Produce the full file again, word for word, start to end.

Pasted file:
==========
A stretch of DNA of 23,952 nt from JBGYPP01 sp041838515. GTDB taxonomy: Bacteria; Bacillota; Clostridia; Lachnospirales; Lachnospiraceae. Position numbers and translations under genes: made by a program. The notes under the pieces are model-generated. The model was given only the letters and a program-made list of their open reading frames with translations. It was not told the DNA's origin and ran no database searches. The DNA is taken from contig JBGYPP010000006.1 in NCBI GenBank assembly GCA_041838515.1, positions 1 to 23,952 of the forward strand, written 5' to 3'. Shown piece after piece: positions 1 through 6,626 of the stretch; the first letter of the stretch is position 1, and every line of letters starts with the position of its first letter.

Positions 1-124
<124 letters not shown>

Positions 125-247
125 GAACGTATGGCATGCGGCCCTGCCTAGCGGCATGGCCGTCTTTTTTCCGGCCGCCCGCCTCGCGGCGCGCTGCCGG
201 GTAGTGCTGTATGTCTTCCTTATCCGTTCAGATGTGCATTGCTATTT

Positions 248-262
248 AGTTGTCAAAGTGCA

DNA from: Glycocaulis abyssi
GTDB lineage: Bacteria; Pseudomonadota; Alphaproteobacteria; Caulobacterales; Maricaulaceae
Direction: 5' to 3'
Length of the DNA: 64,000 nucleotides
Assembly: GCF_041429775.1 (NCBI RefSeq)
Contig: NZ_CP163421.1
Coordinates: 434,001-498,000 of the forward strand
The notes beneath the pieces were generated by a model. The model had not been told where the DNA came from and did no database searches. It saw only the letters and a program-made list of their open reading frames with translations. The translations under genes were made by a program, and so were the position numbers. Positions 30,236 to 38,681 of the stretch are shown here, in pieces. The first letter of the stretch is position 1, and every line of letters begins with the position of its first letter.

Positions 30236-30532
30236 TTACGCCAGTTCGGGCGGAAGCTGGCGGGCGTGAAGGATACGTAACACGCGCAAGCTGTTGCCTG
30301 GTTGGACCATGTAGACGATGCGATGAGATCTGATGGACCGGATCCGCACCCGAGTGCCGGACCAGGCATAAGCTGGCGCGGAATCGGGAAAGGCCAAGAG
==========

A stretch of DNA of 23,952 nt from JBGYPP01 sp041838515. GTDB taxonomy: Bacteria; Bacillota; Clostridia; Lachnospirales; Lachnospiraceae. Position numbers and translations under genes: made by a program. The notes under the pieces are model-generated. The model was given only the letters and a program-made list of their open reading frames with translations. It was not told the DNA's origin and ran no database searches. The DNA is taken from contig JBGYPP010000006.1 in NCBI GenBank assembly GCA_041838515.1, positions 1 to 23,952 of the forward strand, written 5' to 3'. Shown piece after piece: positions 1 through 6,626 of the stretch; the first letter of the stretch is position 1, and every line of letters starts with the position of its first letter.

Positions 1-124
<124 letters not shown>

Positions 125-247
125 GAACGTATGGCATGCGGCCCTGCCTAGCGGCATGGCCGTCTTTTTTCCGGCCGCCCGCCTCGCGGCGCGCTGCCGG
201 GTAGTGCTGTATGTCTTCCTTATCCGTTCAGATGTGCATTGCTATTT

Positions 248-262
248 AGTTGTCAAAGTGCA

DNA from: Glycocaulis abyssi
GTDB lineage: Bacteria; Pseudomonadota; Alphaproteobacteria; Caulobacterales; Maricaulaceae
Direction: 5' to 3'
Length of the DNA: 64,000 nucleotides
Assembly: GCF_041429775.1 (NCBI RefSeq)
Contig: NZ_CP163421.1
Coordinates: 434,001-498,000 of the forward strand
The notes beneath the pieces were generated by a model. The model had not been told where the DNA came from and did no database searches. It saw only the letters and a program-made list of their open reading frames with translations. The translations under genes were made by a program, and so were the position numbers. Positions 30,236 to 38,681 of the stretch are shown here, in pieces. The first letter of the stretch is position 1, and every line of letters begins with the position of its first letter.

Positions 30236-30532
30236 TTACGCCAGTTCGGGCGGAAGCTGGCGGGCGTGAAGGATACGTAACACGCGCAAGCTGTTGCCTG
30301 GTTGGACCATGTAGACGATGCGATGAGATCTGATGGACCGGATCCGCACCCGAGTGCCGGACCAGGCATAAGCTGGCGCGGAATCGGGAAAGGCCAAGAG